Lift the Wings
How can the small flowers grow,
If the wild winds blow,
And the cold snow is all around?
Where will the frail birds fly,
If their homes on high,
Have been torn down to the ground?

Lift the wings,
That carry me away from here and,
Fill the sail,
That breaks the line to home.
But when I'm miles and miles apart from you,
I'm beside you, when I think of you,
a Stóirín, a Grá.

How can a tree stand tall,
If the rain won't fall,
To wash its branches down?
How can a heart survive,
Can it stay alive,
If its love's denied for long?

Lift the wings,
That carry me away from here and,
Fill the sail,
That breaks the line to home.
But when I'm miles and miles apart from you,
I'm beside you, when I think of you,
a Stóirín,
And I'm with you as I dream of you,
a Stóirín,
And this song will bring me near to you,
a Stóirín, a Grá.

I wanted to start out with this song because I think it beautifully expresses the relationship of Love, Connection, and Separation.  The song was written by Bill Whelan for “Riverdance”, the Irish dance-musical.  From our Grandmother, Laura Smith (Horan), we Smiths all have a wee bit of Irish blood.  The Irish Gaelic phrase that is sung throughout, “A Stóirín, a Grá”, means “My treasure, my love”.

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I remember how excited I was on my very first day of kindergarten.  I knew that Mom was excited for me too as we walked the 5 blocks from our house on Patricia Lane in Merced, CA to the John C. Fremont schoolyard.  A few hours later she met me outside the classroom and holding her hand we walked back home.  Eventually, Mom trusted that I had learned my way, and she would accompany me only the first 2 blocks, to the corner of V Street and West 22nd Street, and then let me walk the last 3 blocks by myself.  But, she was always there at that same corner to meet me when I returned from school. 

Then one sunny afternoon I reached that corner and she wasn’t there…  I stood on that corner, confused, bewildered, and disoriented.  Where was Mom?  And I started crying.

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On a different afternoon, a few years earlier, Mom was out swimming in the creek behind our house holding my brother Patrick who was one year older than me.  I was nearby, playing along the shore.  Suddenly something caused Patrick to panic, and he closed his arms tightly around Mom’s neck, strangling her and pulling her down.  I don’t remember the moment – Mom told us the story years later - but I must have instinctively understood the desperation of their struggle and I pushed a small raft that was on the shore out to her, quite possibly saving both of their lives.  Fifty-seven years later, as I stood by her bedside and watched her struggle to breathe, every fiber in my body wanted to push a raft to her.  But this time there was no raft at hand, and all I could do was grieve.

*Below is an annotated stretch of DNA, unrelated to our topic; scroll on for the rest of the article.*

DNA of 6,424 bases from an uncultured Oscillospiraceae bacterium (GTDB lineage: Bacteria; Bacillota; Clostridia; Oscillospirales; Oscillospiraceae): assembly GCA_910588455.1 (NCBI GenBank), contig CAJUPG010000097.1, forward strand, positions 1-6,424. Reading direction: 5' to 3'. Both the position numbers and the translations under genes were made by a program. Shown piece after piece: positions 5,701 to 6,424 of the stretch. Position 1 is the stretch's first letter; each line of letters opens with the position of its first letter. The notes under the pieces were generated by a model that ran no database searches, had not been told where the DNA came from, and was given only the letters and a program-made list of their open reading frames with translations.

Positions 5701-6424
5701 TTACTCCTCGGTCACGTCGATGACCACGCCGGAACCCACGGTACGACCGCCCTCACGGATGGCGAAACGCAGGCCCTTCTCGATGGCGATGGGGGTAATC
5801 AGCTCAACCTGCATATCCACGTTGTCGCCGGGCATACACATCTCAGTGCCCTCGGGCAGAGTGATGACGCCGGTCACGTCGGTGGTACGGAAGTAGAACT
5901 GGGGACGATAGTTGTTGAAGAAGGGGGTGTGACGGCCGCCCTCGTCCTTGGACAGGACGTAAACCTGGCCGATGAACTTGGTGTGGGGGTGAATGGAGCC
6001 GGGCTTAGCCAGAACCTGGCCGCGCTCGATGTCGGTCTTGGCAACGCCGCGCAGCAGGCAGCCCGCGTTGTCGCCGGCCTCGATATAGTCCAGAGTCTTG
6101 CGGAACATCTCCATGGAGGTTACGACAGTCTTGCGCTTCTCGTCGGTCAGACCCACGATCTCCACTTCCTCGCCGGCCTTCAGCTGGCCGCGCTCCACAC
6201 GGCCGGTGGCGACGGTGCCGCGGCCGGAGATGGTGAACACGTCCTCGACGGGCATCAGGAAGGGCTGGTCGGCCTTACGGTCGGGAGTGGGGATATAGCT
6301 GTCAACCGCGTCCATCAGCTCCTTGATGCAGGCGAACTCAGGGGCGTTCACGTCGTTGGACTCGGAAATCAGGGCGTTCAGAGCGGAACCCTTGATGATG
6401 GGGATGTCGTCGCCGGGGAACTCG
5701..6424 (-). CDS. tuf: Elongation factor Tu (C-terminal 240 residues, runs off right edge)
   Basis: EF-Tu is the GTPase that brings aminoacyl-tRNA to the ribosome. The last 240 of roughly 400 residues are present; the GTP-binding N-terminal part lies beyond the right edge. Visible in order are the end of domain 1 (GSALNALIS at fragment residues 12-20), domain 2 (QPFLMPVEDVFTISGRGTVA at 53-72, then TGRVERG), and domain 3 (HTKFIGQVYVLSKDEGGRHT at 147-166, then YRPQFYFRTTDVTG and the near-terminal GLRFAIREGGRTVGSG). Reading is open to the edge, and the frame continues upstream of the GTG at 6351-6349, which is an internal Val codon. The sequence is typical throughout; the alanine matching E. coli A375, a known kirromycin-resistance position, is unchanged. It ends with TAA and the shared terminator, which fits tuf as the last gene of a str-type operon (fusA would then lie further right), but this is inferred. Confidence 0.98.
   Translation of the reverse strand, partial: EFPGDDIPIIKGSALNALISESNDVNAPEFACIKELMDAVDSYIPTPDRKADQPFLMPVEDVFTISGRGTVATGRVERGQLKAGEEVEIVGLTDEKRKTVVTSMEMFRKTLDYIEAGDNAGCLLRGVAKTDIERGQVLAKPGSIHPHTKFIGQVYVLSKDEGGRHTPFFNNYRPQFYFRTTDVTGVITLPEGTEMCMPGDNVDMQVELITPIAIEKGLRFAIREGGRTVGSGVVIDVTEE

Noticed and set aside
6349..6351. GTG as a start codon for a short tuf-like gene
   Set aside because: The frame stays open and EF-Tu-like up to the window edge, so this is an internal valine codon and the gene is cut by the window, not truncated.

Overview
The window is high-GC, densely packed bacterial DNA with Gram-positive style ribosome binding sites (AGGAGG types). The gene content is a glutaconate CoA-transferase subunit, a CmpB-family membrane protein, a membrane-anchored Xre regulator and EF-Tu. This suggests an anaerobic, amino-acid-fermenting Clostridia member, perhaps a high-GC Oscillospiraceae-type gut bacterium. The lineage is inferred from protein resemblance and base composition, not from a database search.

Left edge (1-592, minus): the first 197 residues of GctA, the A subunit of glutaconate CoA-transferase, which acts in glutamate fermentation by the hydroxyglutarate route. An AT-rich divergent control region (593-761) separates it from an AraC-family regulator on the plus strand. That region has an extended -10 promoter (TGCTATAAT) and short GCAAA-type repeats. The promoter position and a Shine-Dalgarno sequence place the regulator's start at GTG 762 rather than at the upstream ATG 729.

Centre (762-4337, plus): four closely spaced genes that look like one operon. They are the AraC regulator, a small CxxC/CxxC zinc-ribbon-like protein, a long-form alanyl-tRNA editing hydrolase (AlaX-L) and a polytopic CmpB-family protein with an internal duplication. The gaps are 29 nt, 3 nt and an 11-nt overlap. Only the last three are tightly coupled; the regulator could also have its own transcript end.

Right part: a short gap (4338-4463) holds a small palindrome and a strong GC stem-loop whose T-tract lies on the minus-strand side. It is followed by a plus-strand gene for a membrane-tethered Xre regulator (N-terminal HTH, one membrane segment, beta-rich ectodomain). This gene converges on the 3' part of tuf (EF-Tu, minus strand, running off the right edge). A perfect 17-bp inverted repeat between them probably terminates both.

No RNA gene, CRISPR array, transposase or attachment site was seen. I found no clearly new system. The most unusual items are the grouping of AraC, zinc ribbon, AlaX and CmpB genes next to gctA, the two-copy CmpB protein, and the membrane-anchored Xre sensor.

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Mom was an artist.  Before becoming a mother, she worked as a commercial artist, drawing pen-and-ink advertising for the Fresno Bee newspaper and creating department store window displays.  She turned down an offer to work as an illustrator for Walt Disney to be at home and to raise a family.  In later years, when the children were grown, she returned to painting and would ‘borrow’ paintings she liked; then make a copy to hang on the walls of our home.  Being an artist she was an emotionally centered person.  It gave her a big heart.  Mom was who we went to for refuge and for an ally when our oppositely-poled father would hand down what seemed to us unreasonably harsh or restrictive proclamations.  She was the umpire of our sibling spats; the wrangler corralling a stampede of eight Smith kids and getting us all where we needed to be.

Mom was resourceful.  Raising a growing family, often alone while Dad was away on military assignments.  Suddenly pulling us all out of school and driving us up to North Dakota to stay with an aunt during the Cuban missile crisis.  Making do with an officer’s salary.  Which meant simple (but always clean) clothes, hand-me-down bicycles, powdered milk, and a family garden to supplement the groceries.  Sometimes, to our great delight, it meant strawberry shortcake for dinner - that was it, just a big bowl of fresh strawberries and Bisquick shortcake.  Other times just a big pot of fresh artichokes.

Mom made the best pies in the whole world.  Her apple pie was the absolute definition of the icon.  Fortunately she passed her secrets to my sister Maureen - who I must say is getting pretty close, and with just a little more practice...